A few days ago we had torrential rain and gale force winds and in the middle of it I became aware of a kerfuffle in the hen run. Chief Hen Betty was quite agitated, strutting around and 'bokking' loudly. I realised there was a hen missing. I'd assumed she was in the nesting box but then I realised the answering 'boks' were coming from the maternity wing which was out of bounds to the hens. Closer examination was called for.
On opening up the door to Evie's private quarters I was disappointed to find her standing away from the nest and clearly quite affronted that she couldn't get out. As she didn't normally leave the nest for longer than a few minutes my first thought was that she'd got all the way to day 19 and had given up. I opened the door further and she hopped out to join her pals and I bent to look into the nest box. To my surprise there was Evie at the back of the nest box, clearly livid, and all the eggs were at the front. But there were seven instead of six. Somehow one of the others hens had got in and there had been a scuffle. One egg looked to be slightly cracked. Poor Evie. The odds were against her anyway without this.
I popped them all back on the nest and she promptly rearranged her skirts around them and sat back down, growling and cussing as only a broody hen can.
I still have no idea how the other hen got in. There are two possibilites; 1) she flew onto the roof which is propped open a few inches for ventilation and squeezed in, or 2) the wind blew the door open long enough for her to hop in then blew it closed again. Both seem unlikely but she certainly got in somehow and then had the temerity to climb in the nesting box and lay an egg.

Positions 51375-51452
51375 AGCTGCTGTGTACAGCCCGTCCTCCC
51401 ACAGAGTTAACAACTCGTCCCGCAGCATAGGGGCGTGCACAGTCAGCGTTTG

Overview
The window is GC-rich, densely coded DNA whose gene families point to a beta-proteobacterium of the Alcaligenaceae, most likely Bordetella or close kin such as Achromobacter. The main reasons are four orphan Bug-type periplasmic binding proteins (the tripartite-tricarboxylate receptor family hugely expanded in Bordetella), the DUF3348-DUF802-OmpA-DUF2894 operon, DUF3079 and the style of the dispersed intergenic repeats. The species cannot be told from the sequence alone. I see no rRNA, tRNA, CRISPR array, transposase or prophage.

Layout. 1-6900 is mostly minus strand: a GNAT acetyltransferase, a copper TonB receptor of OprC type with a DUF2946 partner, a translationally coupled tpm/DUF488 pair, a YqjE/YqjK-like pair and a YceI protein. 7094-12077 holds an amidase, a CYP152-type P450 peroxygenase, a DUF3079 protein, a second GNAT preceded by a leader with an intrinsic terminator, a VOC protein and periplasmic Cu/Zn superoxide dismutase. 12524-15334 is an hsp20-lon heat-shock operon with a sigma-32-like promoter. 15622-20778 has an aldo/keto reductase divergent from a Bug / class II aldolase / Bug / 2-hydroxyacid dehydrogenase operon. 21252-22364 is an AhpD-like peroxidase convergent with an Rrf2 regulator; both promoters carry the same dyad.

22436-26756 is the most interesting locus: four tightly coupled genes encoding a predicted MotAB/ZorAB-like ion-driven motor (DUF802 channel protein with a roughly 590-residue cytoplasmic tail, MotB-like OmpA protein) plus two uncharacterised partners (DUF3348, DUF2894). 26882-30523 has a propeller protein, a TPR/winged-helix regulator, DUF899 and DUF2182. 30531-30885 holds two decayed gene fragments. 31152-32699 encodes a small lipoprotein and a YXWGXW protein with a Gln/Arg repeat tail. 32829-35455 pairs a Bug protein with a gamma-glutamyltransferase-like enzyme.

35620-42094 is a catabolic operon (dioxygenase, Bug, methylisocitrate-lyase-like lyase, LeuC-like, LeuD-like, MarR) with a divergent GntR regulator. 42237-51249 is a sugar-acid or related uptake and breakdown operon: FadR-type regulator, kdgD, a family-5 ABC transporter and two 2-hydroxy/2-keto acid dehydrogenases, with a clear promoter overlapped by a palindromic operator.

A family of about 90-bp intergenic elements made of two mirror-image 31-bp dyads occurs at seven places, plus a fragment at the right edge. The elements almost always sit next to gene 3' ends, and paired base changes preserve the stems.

So diligent little Evie continued to sit. I decided I would leave her until a few days over the prescribed 21 days just to be absolutely sure the clutch wasn't viable then I thought I'd buy a couple of day old chicks for her.
However, yesterday I heard her chattering away to her eggs and I wondered if all was not lost.
Today, according to the text books the 'would be' hatching day, Evie continued to chatter and cluck softly and when I looked in to give her some mealworms I found this;
Half an eggshell! When I listened closely I could hear cheeping from beneath her. Then I spotted a tiny bit of yellow fluff behind her. It seems that Evie has at least one chick. I didn't want to disturb her so left her in peace and went in to check the EvieCam which I had carefully positioned so that it missed the relevant area. Duh!
However it seems that chicks (fortunately) stick their heads out of mum's skirts now and then. Although the EvieCam pictures don't translate well to stills and are very blurred, look closely at at the bottom back left of Evie,
and very closely at the bottom right of this one...
Clever, clever Evie has hatched at least one chick. I think I see two on the first picture.
She's a proper Mother Hen. And clearly that makes me an honorary Grandhen and my Dearly Beloved an honorary Grandc... er. Right. That's not sounding appropriate. But anyway. We are all so happy for Evie although the worry has now changed from 'Will they hatch?' to 'Will they(it) survive?' which is a far, far greater worry!
Fingers crossed all goes well and I can get some photo's in a few days.
Mother Hens and Mother Nature. Just amazing.